Day of Infamy includes five game modes for Multiplayer and Cooperative:
When we were working on the DOI mod for Insurgency, we added our popular Push mode from INS. Even though it was working pretty well for our early DOI levels we decided that we wanted to do more with this game mode. We weren’t directly thinking of changing the rule set but more about what we could do from a level design perspective. So we went back to the drawing board and decided to add this mode in our current set of DOI levels. Adding Offensive mode was quite a challenge, because with a few exceptions, our INS maps are a lot larger in scale. The key for us was to treat it as an entirely new mode. First, we added the three objectives on the map. Placing the objectives and spawns was a bit of a puzzle because the objectives had to be a lot closer to each other due the compact level layouts. And the spawns had to be in a decent range of the capture points but without making it easy for spawn campers to sabotage a team. It took us some time play testing to figure this out. We didn’t want the objectives too distant or too close to each other, it must be balanced. Our goal was to have a constant level of action in this mode, to maintain the WWII feeling and make it more intense for both teams.
Once we were satisfied with the objective placement, we had one more job to do: adding the last stand. In the beginning, we didn’t have a destructible objective yet. But we soon arrived at the idea of adding the radio. However, it wouldn’t make sense that only explosives could destroy a communication device. So we decided to make it very fragile, just one shot from a pistol is enough to kill the radio. During testing, we had a lot of fun either defending or attempting to destroy the radio, but we forgot about one thing: Artillery! The radio’s worst enemy. A radio isn’t able to hide or run away, it just stands there there waiting for the inevitable end of its broadcast. The solution was to move radios inside a building, but make sure there is a ceiling on top to protect it from rain and artillery shells.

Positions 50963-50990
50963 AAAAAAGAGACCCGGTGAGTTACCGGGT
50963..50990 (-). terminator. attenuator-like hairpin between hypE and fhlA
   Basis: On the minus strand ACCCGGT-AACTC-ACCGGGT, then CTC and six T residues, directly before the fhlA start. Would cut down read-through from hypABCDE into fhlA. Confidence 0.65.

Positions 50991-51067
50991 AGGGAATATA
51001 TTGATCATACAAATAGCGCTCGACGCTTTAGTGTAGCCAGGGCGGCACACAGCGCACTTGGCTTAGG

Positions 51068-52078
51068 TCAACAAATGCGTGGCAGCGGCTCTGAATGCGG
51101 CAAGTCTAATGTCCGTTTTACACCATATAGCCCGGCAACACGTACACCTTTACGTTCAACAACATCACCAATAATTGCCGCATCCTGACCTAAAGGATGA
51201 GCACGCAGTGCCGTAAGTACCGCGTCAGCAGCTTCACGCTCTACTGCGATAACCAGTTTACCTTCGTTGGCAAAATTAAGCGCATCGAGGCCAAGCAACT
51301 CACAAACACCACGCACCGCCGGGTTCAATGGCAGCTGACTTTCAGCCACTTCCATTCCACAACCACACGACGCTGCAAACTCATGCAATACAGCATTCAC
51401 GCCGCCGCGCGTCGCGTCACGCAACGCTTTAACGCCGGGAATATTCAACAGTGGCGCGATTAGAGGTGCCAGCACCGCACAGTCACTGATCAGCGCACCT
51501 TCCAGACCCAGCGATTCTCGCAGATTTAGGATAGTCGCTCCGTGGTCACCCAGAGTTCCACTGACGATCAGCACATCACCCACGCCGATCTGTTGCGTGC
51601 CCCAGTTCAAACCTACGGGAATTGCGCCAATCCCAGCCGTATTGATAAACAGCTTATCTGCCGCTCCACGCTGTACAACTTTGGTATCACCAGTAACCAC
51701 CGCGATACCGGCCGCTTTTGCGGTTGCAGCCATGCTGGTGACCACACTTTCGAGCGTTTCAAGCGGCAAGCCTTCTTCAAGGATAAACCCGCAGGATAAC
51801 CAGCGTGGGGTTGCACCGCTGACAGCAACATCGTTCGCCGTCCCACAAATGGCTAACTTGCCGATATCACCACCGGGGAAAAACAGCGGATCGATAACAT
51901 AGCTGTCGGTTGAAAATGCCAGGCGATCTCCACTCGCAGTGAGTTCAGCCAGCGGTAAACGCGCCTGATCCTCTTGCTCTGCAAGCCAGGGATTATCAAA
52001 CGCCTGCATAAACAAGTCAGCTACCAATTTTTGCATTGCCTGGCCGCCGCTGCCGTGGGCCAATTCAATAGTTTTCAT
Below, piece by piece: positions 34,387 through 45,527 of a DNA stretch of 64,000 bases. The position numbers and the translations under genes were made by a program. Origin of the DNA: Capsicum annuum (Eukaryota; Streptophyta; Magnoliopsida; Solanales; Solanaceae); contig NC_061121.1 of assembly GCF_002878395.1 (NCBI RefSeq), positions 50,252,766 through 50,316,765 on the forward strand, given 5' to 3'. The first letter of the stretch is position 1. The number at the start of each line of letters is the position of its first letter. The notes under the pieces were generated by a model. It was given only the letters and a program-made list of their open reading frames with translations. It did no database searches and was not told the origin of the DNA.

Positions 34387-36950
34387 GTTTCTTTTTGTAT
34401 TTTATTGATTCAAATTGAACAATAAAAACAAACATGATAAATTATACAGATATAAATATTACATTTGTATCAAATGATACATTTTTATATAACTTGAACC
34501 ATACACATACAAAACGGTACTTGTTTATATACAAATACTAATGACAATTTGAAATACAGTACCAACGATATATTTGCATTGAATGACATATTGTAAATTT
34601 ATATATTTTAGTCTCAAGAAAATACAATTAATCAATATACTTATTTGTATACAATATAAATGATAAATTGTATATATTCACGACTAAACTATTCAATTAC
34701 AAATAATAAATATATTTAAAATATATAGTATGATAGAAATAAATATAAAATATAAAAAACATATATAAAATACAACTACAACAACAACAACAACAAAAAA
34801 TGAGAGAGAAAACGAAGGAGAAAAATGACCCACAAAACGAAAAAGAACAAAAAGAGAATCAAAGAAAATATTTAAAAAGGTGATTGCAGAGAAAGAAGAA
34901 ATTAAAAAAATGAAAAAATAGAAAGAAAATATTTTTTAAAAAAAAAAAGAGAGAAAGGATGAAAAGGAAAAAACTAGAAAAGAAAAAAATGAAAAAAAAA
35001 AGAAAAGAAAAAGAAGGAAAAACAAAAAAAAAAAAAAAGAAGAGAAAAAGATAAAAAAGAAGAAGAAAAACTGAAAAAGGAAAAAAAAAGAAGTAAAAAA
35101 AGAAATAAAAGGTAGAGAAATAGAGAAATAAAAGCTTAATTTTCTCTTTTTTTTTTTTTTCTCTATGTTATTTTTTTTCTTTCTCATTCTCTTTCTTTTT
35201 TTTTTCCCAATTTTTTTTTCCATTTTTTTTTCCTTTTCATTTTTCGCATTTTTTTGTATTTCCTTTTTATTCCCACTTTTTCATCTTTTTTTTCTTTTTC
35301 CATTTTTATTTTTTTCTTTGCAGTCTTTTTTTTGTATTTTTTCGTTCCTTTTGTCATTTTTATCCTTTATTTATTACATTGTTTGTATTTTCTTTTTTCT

At first sight, Liberation looks like our leading three objective Firefight mode for INS. But under the hood, there are some significant differences to strengthen the WWII setting. The objective nearest to the spawn will give a team one wave when captured. But if the team takes B at the map’s center, they will receive 2 waves. The last point closest to the enemy base will provide the team with 3 waves when taken. Because of this new mechanic we had to uphold the same pattern in the layout of our levels, making each objective well balanced for both teams. Objective A and C should be close to team 1 and C close to team 2. Which means if a player wants to capture the point they have to go into the enemy territory to reach it. The objective should have enough flanking routes to take it, but at the same time the team that is spawning near the objective should have quick access to this area. Objective B is central in the map and should be perfectly balanced for both sides. Anyone who played INS will notice that our capture areas are generally a bit larger in DOI. We did this to counter the artillery and give a team a bit of a chance to capture the point even if an artillery shell hits directly on the target. For example, players can hide under the bridge in Comacchio when they hear that nerve-wracking sound of incoming shells in the distance.